Doctors at the Detroit Medical Center are the first in the country to use a new drug coated balloon catheter — the only technology of its kind approved by the U.S. Food and Drug Administration for use in treating peripheral arterial disease.
Peripheral arterial disease affects millions of Americans by narrowing arteries and reducing blood flow to the limbs, according to the American Heart Association. The condition may eventually lead to lower-extremity amputation.
“This demonstrates the dedication of DMC Heart Hospital to provide cutting edge technology, which is cost effective in combating cardiovascular disease,” says Dr. Theodore Schreiber, president of DMC Heart Hospital and a member of the surgical team.
Schrieber and Dr. Mahir Elder performed the procedure Saturday on a Detroit patient with advanced peripheral arterial disease. When the patient arrived at the hospital complaining of severe leg pains, Elder examined her and decided to use the new device to remove the arterial blockage. In a procedure lasting 30 minutes, he successfully employed the technology, completely removing the blockage and restoring the patient’s full leg function.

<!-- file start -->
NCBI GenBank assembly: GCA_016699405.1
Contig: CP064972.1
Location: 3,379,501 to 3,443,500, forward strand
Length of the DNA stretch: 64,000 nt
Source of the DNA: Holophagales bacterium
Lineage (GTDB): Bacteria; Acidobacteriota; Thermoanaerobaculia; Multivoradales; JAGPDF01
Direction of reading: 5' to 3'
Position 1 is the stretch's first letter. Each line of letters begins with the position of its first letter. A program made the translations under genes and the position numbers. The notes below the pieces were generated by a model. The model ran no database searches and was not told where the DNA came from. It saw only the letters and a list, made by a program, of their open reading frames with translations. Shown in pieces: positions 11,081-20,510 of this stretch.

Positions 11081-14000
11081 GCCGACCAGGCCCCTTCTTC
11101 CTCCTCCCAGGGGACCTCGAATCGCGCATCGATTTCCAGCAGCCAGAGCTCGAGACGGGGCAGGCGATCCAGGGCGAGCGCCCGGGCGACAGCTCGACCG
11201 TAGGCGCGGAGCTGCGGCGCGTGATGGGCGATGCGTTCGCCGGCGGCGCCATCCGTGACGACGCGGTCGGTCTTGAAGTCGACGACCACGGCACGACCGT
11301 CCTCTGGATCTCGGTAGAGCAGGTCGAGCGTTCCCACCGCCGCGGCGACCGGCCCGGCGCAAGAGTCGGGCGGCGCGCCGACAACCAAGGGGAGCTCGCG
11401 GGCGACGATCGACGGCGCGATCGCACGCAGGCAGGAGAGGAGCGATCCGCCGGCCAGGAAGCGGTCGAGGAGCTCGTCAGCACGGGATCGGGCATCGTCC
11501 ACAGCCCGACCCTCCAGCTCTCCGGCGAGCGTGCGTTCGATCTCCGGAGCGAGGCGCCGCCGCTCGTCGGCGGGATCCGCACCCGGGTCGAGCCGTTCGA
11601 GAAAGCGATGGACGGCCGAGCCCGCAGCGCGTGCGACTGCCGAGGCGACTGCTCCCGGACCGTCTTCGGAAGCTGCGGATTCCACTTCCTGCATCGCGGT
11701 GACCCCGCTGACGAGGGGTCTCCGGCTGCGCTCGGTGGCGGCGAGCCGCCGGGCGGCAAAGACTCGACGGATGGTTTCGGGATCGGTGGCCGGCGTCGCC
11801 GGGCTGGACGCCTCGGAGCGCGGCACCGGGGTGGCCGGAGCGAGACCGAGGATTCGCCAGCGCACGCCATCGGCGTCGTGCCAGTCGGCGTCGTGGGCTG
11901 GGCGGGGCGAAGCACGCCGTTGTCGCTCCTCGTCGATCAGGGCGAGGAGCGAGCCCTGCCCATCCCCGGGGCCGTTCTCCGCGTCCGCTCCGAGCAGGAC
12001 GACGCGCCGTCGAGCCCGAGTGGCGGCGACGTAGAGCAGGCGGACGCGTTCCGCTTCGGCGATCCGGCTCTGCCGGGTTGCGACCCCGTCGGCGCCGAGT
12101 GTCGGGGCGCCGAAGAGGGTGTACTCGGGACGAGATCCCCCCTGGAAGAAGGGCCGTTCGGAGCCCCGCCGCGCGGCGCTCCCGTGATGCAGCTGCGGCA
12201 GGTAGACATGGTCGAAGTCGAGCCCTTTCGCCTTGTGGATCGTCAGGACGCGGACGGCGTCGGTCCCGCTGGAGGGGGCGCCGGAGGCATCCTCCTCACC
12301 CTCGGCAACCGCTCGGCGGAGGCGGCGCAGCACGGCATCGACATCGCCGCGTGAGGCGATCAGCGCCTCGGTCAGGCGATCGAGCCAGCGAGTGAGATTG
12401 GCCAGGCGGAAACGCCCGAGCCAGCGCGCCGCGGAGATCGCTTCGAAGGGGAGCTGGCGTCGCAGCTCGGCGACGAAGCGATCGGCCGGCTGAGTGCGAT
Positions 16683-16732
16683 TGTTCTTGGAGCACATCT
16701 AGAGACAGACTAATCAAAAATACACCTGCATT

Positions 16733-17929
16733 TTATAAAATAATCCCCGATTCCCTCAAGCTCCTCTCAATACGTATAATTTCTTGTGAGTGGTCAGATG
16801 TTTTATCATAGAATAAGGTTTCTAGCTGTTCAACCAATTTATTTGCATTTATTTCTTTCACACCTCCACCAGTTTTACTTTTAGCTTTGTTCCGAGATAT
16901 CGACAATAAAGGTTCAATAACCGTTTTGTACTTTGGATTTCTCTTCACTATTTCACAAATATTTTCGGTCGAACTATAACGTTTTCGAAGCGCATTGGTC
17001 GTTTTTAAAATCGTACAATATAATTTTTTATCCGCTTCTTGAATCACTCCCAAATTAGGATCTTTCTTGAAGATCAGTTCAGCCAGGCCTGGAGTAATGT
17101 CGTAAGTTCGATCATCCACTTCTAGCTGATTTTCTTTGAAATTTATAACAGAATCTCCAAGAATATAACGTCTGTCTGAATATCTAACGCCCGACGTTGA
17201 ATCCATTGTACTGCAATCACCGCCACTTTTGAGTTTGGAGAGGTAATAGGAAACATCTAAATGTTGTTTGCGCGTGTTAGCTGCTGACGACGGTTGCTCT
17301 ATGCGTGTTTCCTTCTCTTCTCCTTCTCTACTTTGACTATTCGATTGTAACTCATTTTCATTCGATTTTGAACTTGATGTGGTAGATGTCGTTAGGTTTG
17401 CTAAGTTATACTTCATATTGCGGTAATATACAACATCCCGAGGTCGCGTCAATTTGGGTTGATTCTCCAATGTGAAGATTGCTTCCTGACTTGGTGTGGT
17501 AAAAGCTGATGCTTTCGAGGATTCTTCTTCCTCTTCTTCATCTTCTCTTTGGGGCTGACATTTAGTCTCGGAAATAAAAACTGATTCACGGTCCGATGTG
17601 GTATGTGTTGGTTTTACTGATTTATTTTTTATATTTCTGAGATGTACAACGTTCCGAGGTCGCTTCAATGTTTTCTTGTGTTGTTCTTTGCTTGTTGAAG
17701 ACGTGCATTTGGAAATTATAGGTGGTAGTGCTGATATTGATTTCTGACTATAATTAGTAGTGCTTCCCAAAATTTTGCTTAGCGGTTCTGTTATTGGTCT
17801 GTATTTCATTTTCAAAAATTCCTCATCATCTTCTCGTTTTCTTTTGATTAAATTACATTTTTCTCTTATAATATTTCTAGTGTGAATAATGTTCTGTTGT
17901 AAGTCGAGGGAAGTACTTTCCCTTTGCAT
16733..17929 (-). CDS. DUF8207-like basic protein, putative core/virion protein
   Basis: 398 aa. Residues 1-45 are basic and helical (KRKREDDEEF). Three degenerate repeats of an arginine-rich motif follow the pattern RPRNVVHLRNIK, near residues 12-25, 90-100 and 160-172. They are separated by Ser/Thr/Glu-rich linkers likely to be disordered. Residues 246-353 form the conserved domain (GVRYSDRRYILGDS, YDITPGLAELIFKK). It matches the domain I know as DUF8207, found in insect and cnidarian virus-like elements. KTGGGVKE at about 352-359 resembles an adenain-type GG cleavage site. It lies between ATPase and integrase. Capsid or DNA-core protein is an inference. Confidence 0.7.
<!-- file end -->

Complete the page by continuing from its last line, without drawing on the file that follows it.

“This new tool is going to help peripheral arterial disease patients greatly, because the medication that is included on the balloon significantly enhances its ability to remove arterial blockages,” Elder says. “This new non-surgical technology will help improve circulation in the leg.”
Minimally-invasive endovascular procedures such as angioplasty balloons and stents, medications, and vascular bypass surgery are some of the accepted ways to treat the disease, but these options may be limited depending on the type of arterial blockage. Having access to the new catheter provides doctors with a quick, and relatively easy way to treat patients.